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4 Overview of Garrison, Field, and Supplemental Protein Intake by U.S. Military Personnel
Pages 93-108

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From page 93...
... CZineZ and John P Warber INTRODUCTION Adequacy of nutrient intake by military personnel has been evaluated on a periodic basis since World War II; the responsibility for evaluating the nutritional status of military personnel and prescribing standards for operational rations has been that of the Army Surgeon General (U.S.
From page 94...
... This chapter presents an overview of ration studies that were conducted during World War II and compares them with more recent studies on energy and protein intake and requirements of military personnel in garrison and operational settings. Reported consumption of amino acid and protein supplements will also be addressed, with freauencv of consumption identified by gender, age, and military specialty.
From page 95...
... or B Rations were those on which the military depended for regular daily feeding; they were required to be fully adequate for all nutrients, meeting standards set by the National Research Council to provide at least 3,000 kcal and 70 g protein. Current operational rations include the MRE for individual consumption and the UGR for group feeding, each exceeding the operational ration standards of 3,600 kcal and 100 g protein (AR 40-25, 1985~.
From page 96...
... Techniques used for data collection included bow field tests and individual and group surveys conducted on site; most subjects were Army soldiers, with the exception of several Air Force units and flight crews. Studies evaluating male soldiers during World War II reported mean intakes of energy in garrison ranging from 3,400 to 3,800 kcal with protein intake from 110 to 132 g; intakes during field training were similar: 3,200 to 4,100 kcal and 100 to 125 g protein, with percentage of energy from protein at 13 percent for both garrison and field (Table 4-2~.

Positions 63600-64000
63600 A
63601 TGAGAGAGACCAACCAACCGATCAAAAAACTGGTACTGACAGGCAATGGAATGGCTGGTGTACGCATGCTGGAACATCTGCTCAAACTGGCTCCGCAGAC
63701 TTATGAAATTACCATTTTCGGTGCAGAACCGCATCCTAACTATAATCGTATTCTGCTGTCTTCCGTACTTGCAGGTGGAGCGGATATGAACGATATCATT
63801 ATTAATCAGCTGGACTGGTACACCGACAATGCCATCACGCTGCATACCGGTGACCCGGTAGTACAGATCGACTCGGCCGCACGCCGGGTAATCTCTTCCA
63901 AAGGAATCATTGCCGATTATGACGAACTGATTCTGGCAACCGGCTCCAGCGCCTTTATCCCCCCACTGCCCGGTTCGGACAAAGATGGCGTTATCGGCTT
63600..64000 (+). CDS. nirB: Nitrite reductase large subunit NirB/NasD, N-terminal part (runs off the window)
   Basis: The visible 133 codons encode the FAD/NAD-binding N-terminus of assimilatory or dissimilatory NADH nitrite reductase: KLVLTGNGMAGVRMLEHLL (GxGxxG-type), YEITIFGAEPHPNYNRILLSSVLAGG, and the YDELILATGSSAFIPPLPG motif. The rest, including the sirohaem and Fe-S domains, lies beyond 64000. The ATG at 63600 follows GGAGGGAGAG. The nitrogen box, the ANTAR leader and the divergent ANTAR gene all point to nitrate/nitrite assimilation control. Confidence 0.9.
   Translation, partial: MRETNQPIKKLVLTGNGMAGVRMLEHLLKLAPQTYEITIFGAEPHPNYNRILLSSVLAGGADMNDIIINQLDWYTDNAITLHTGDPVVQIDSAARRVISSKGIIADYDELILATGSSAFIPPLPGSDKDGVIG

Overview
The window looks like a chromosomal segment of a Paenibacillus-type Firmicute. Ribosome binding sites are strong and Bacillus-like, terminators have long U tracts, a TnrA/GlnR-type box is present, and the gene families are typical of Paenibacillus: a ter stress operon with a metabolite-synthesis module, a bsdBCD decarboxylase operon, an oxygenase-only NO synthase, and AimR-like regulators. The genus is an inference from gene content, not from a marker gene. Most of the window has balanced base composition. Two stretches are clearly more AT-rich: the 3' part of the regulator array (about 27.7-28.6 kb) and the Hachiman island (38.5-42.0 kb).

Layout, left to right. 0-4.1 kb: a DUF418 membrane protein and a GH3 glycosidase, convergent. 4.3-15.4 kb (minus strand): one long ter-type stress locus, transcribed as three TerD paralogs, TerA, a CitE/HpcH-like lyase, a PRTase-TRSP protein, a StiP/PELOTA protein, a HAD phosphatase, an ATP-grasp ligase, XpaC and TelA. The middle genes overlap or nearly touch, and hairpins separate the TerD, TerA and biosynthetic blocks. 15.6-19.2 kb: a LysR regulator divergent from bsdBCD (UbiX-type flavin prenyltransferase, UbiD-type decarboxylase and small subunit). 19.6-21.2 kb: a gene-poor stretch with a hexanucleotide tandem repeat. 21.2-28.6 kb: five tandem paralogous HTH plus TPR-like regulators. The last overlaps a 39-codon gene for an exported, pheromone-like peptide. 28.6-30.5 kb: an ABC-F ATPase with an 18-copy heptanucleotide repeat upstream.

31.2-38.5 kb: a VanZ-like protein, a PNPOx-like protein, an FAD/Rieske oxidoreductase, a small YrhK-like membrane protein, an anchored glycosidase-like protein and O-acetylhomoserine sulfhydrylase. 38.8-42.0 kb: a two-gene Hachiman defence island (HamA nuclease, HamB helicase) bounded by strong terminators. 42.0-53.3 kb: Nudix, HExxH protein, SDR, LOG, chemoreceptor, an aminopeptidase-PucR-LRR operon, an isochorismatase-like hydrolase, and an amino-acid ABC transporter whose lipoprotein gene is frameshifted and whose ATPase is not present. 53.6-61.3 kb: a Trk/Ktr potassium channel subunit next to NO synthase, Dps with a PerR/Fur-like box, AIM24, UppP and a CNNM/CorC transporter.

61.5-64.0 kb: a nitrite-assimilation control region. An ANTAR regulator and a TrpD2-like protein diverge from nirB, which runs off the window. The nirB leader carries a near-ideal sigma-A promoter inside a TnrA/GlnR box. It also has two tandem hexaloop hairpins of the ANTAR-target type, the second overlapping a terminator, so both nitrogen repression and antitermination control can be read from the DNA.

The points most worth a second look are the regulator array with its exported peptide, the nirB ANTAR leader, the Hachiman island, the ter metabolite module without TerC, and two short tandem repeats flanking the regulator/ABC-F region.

From page 97...
... Surveys of the health, fitness, and nutrition of troops in the Pacific were conducted in 1945 to compare nutrient intake of noncombat garrison soldiers with those who had been in combat continuously for 4/ months. Average nutrient intake of garrison soldiers in the Pacific was similar to intake by soldiers in training camps in the United States, in part due to ample supplies of fresh and frozen foods.
From page 98...
... Hunter Army Airfield, 73 1996 (G) , (Champagne et al., 1997)
From page 99...
... during strenuous cross-country running under highaltitude field conditions (Askew et al., 1986~. During the 10-d exercise, soldiers consumed less than 67 percent of calories recommended for energy balance and lost 3 percent of their body weight, 10 percent of their body fat, and experienced a 5 percent decline in maximal aerobic capacity.
From page 100...
... Nearly onethird of the subjects indicated they wanted to lose weight during the training exercise, and this was reflected in a low mean energy intake of 2,462 kcal for the MRE group and 2,911 kcal for the A Ration group. Even with incomplete consumption of the MREs provided, soldiers in both groups obtained 100 percent of their MRDA for protein and demonstrated a positive nitrogen balance, which indicates that although caloric intake was low, performance and overall nutritional status were not impaired when soldiers consumed only MREs for 30 days.
From page 101...
... Two field studies that included women as subjects were completed with Army Reserve hospitals conducting their annual field training exercises and subjects consuming operational rations. At Fort Hood, Texas, two A Ration meals and one MRE per day were provided during an 8-d test period; individuals also had access to additional foods they brought or that could be purchased from a PX mobile kitchen or fast-food establishments in the vicinity
From page 102...
... No recent studies have been completed on nutrient intake of career military women in garrison. DETERMINATION OF PROTEIN REQUIREMENTS FOR OPERATIONAL RATIONS The first standard recommendations for nutrient requirements for military personnel were formulated by the FNB of the National Research Council, a project that was organized in 1940 in connection with the defense program (Samuels et al., 1947~.
From page 103...
... During a nutrient intake study at Fort Polk, Louisiana, in 1995 (Cline et al., 1997) , only 4 percent of young male soldiers in an Air Defense Artillery company replied that they were using protein supplements.
From page 104...
... AUTHORS' CONCLUSIONS AND RECOMMENDATIONS Male military personnel maintain high protein intakes from food consumption in garrison as well as during field operations. Females, however, generally consume less energy and protein than MRDA guidelines require during field exercises where access to foods is limited to operational rations.
From page 105...
... 1996. Comparisons of iron status, physical activity, and nutritional intake of women entering Army officer and enlisted basic training.
From page 106...
... 1994. Nutritional intake of female soldiers during the U.S.
From page 107...
... 1988. Assessment of habitual diners' nutrient intakes in a military-operated garrison dining facility.
From page 108...
... Does that mean that 36 percent were taking amino acids and a separate 30 percent were taking protein.


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